Fill The Space

For those of us who like a chat you’ll know exactly what I mean. There’s a group of three or four of you, you’re acquaintances more than friends. You gather each week at the same place, maybe it’s gymnastics or that half an hour between pick up and drop off. Perhaps by accident you’ve ended up in the waiting room of the doctors surgery at the same time.

The silence between you begins slowly but builds at a rapid pace, it somehow suffocates the room. You can hear every sound, a clock ticks loudly, your stomach makes a noise. Β Those initial seconds turn into thirty more, before you reach what you feel has been an extraordinary awkward minute. Or was it an hour? It felt like it could have been an hour. Is there really nothing to say? You jump in to save the day, because somewhere in your extroverted we all need to be friends mind, you truly believe that’s what you’re doing. Saving the day. Logic tells you that we need to talk, this could be so much better if we were talking.


And thats when it happens. The inappropriate joke. The obvious observation. The story about your latest bikini wax disaster. The snippet that will haunt you in your bed at night.

Why did I say that?

I keep telling myself that I will become a better listener. I’ll be the person who sits in silence, waiting.

But this could be so much better if we were talking.

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  1. Before we moved to Singapore I was rabidly anti-Halloween but changed my mind about 2 minutes into my first Trick or Treating. It’s not about candy – most of that gets binned in a month’s time – it’s about community and hanging out with the neighbours!

  2. I reckon I may have been anti Halloween as well. I just didn’t get it. All of the treats my guys get mysteriously disappears within 24 hours. And then the gate guards on the compound weirdly add on a few kilos. πŸ™‚

  3. I mentioned on my FB page that my feed had more heated discussions on Halloween than on election day – it’s a divisive topic in Oz!

    I was an expat kid so got to experience Halloween and missed when we returned to Sydney. As you say, I think a lot of Australians miss the point.

  4. It’s the one thing that takes the gloss off of Oz in a heartbeat when the kids talk of moving home. “Oh, but they don’t Halloween in Australia do they Mum?” immediately they all re-think the idea πŸ™‚

  5. In the little villages I grew up in, in the UK, All Hallows Eve was old fashionedly good – trick or treating and apple bobbing and guising. It’s a festival…bring it on I say!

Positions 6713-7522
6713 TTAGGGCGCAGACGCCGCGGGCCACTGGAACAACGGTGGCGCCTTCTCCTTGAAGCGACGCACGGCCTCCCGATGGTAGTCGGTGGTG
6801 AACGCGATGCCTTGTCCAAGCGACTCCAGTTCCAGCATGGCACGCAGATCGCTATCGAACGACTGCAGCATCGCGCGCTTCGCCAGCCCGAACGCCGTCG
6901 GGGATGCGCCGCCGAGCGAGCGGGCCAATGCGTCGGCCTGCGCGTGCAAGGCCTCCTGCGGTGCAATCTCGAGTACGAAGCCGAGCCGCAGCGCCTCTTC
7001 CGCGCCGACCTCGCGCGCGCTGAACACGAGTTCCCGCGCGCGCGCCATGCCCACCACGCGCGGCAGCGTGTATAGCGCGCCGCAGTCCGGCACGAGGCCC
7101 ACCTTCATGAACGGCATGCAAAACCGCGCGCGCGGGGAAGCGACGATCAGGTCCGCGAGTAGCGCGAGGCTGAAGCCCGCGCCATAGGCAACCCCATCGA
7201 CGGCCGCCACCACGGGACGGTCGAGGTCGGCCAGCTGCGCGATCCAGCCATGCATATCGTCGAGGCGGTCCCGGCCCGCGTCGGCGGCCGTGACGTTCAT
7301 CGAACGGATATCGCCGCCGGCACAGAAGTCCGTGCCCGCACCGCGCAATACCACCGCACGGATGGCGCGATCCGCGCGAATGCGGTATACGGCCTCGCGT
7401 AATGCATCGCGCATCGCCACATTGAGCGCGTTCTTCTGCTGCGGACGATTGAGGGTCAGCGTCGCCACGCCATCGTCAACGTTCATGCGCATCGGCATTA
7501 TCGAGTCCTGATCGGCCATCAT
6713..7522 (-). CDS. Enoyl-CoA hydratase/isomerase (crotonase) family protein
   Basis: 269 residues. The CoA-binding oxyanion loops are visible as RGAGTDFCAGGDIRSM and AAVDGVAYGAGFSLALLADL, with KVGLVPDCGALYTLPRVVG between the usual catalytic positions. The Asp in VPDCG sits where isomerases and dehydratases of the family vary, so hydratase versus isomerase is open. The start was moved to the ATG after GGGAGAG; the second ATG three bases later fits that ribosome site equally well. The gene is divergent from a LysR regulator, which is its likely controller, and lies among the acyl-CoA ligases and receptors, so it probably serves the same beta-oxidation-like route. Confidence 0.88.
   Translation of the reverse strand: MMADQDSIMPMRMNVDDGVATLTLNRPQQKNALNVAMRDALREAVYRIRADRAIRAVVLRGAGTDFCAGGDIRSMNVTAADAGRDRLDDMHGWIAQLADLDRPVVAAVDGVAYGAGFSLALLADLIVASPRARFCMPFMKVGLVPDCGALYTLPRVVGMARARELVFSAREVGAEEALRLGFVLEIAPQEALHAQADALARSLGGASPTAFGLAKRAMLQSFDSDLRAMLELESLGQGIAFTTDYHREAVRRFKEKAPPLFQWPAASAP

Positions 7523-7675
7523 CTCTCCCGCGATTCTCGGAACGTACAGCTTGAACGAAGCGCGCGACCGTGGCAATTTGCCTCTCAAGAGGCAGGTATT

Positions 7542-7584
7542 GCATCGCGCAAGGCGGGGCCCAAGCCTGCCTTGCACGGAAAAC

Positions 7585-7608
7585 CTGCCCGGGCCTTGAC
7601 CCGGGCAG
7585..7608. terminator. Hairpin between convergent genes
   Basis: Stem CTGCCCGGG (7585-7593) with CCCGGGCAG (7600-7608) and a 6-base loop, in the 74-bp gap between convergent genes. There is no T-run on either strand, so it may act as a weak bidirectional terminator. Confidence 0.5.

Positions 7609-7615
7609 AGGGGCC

6. I love the apple bobbing! I think so too, a festival of fun. xx

  7. I loved this piece (was with Donna at the party – she pushed me in the pool, but despite this I can confirm she looked just fabulous), despite what you say being almost diametrically opposed to what I said in my blog – – ‘fraid I really hate trick or treating, but bring on the parties any time!

  8. Can you give Donna big hug for me? She’s so much fun, that I’m now a little jealous of you. I’ve lived in Houston and I know how much trick or treating goes down, good luck πŸ™‚

  9. We have celebrated Halloween the last 2 years and I now love it. My kids have been planning all year and we go to a friends house for a big party. He is American so it is totally over the top with decorations and so much fun.

  10. Will do πŸ™‚

  11. I used to be anti Halloween… thought it was another American holiday encroaching on Aussie culture (its actually not American). And besides, Easter is all about a rabbit, which is a pest and Christmas is a fat dude in a winer suit, both of which are surrounded in sugary treats too. So the argument of its all about the lollies and its unaustralian don’t count. Halloween even has Christian notes to it… which was another argument I heard this year, that Easter and Christmas are christian holidays therefore should be celebrated in Aus (I thought we were multicultural)…. well Christmas and Easter were originally Pagan… so that ones out too.

    I think anything that promotes kids creativity and a sense of community and family time is a good thing.

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